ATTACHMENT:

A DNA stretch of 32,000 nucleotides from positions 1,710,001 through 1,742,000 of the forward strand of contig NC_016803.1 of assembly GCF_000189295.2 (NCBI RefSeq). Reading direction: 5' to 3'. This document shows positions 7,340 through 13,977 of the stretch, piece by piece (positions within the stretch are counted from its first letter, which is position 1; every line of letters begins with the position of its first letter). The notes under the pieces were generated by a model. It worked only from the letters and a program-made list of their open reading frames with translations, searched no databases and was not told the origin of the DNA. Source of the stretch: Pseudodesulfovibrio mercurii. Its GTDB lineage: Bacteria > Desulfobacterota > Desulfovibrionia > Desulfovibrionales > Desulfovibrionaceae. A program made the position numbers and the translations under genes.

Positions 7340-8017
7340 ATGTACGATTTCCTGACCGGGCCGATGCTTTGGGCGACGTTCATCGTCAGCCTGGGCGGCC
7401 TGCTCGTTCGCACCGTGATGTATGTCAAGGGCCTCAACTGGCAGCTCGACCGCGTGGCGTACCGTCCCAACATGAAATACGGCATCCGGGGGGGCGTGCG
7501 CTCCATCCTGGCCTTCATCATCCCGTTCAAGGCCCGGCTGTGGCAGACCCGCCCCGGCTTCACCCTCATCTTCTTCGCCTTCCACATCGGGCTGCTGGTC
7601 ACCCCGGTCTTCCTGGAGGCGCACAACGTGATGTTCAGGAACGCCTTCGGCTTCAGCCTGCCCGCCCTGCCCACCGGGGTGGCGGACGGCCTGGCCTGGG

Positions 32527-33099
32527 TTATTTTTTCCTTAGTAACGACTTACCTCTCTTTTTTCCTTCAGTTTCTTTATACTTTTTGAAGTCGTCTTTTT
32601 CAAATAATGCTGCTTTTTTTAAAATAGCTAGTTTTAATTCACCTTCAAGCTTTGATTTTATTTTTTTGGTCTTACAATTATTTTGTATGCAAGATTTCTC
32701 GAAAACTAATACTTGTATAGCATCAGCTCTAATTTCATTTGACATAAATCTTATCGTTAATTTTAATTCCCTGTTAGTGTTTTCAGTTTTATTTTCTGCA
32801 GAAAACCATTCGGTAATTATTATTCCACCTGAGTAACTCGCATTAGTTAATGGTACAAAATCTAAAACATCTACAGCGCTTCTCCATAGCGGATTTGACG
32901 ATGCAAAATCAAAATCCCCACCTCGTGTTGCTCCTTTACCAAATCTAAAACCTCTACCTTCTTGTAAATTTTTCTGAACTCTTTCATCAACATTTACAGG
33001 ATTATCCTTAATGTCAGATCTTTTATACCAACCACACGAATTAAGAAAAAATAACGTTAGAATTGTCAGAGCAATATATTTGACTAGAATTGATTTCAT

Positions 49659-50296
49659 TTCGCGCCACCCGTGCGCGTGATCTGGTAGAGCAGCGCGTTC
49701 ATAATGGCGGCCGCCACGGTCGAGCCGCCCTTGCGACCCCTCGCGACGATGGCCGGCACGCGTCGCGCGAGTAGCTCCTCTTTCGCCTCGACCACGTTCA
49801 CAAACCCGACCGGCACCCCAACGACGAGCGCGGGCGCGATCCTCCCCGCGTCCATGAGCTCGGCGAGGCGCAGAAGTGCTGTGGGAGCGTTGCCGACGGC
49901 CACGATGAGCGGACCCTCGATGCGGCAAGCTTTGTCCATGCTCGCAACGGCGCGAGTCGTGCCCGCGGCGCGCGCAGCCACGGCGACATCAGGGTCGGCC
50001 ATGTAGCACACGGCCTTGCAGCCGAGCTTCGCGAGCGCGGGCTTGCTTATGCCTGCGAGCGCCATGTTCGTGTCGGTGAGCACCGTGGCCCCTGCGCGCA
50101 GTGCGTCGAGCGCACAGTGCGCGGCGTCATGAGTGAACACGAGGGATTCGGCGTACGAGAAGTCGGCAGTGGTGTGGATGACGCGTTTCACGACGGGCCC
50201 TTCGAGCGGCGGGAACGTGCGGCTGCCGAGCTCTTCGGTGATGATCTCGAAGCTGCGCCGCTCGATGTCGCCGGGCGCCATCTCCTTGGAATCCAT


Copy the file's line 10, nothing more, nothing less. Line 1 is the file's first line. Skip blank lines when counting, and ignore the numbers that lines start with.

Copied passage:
32701 GAAAACTAATACTTGTATAGCATCAGCTCTAATTTCATTTGACATAAATCTTATCGTTAATTTTAATTCCCTGTTAGTGTTTTCAGTTTTATTTTCTGCA